You’re a service-based business owner, and you want to add a blog to your website to attract new clients, build brand credibility, and generate revenue (or a combination of those), but you don’t know where to start. I just coached a client in my Entrepreneurs on the Rise program through the process of starting a blog, and while it’s fresh in my mind, I feel compelled to share it with you, too. As a blogger-turned-coach, I figured it would be RUDE not to let you in on the good stuff!
(psst: if you’re too busy to read this right now, listen instead!)
So let me slice right through the jungle of information out there and share what you need to know (and ONLY what you need to know) so you can avoid common mistakes that will leave you feeling overwhelmed and frustrated without anything to show for your hard work.
(And besides, it’s not like you’re trying to become a full-time blogger anyway. You just need this creative outlet to share your knowledge, attract potential clients to your website and set your business up for growth. I get it.)
This is my simple step-by-step guide.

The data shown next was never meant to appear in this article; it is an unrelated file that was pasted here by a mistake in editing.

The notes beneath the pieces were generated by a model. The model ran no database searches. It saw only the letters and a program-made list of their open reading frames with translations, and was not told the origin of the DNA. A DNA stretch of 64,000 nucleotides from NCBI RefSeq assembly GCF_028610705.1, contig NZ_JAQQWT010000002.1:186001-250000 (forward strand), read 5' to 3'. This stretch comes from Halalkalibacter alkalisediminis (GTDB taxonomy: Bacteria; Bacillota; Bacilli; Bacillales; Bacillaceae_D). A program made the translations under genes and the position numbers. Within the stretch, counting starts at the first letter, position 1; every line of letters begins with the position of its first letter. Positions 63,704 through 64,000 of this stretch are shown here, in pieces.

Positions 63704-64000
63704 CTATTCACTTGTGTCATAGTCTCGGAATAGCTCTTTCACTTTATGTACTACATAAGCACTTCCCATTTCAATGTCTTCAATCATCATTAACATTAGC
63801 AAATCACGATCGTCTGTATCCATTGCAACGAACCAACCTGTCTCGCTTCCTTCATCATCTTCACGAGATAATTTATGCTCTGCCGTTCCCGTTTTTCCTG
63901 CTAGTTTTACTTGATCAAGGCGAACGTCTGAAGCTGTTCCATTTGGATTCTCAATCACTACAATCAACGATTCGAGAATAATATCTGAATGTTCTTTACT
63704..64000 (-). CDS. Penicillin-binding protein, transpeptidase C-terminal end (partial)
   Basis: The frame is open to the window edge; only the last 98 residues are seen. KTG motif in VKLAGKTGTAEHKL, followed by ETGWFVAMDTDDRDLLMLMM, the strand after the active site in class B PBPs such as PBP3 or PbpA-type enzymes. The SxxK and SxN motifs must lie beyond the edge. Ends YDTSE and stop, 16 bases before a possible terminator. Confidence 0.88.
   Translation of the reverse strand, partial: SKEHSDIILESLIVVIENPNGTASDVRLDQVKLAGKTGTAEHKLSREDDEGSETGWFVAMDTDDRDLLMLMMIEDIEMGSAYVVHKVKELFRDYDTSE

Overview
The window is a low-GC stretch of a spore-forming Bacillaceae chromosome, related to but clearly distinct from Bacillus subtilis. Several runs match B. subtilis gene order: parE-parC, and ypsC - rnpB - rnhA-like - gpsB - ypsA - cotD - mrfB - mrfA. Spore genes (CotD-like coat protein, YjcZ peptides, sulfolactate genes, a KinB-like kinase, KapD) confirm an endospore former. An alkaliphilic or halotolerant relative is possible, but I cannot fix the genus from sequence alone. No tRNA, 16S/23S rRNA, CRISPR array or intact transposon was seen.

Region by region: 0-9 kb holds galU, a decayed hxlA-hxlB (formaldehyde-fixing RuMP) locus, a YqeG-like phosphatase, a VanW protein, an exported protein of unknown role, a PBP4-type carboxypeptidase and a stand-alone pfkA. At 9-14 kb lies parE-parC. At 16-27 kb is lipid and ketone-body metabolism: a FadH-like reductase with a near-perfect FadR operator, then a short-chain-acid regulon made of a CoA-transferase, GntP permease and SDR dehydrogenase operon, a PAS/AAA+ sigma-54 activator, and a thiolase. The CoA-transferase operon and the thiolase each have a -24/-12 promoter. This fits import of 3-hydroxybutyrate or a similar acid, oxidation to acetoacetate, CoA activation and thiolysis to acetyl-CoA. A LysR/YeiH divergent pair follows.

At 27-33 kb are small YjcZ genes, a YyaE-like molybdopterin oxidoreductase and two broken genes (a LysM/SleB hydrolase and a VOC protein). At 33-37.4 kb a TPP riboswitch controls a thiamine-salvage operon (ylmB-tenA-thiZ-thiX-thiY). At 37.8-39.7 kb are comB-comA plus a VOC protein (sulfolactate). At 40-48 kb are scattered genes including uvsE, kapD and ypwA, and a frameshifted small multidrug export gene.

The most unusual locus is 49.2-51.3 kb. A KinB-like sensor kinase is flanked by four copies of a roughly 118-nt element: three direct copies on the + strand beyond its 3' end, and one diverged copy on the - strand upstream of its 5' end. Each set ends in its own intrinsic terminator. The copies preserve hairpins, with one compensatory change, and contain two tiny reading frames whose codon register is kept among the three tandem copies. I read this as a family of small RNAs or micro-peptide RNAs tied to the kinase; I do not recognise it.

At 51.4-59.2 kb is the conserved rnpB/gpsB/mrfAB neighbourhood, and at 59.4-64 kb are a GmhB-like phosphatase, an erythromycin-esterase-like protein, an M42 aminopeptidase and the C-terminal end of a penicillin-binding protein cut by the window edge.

4 Things to do before you add a blog to your website
Hold your horses. I know your keyboard is screaming, “use me!” but wait a hot second. Spend a few minutes on these four steps so you can save HOURS of confusion in the future. You’ll thank me later.
Step 1: Decide what your goal is
Why do you want to start a blog, exactly? Get crystal clear on the reason(s) before you do anything.
Some common goals for adding a blog to your service-based business might be:
- increasing brand awareness and credibility
- building an email list you can market to later on
- reaching prospective clients outside of your typical service area
- driving traffic to your site for future ad revenue
- attracting brand partnerships to diversify revenue streams
- blogging as a creative outlet, especially if you just love writing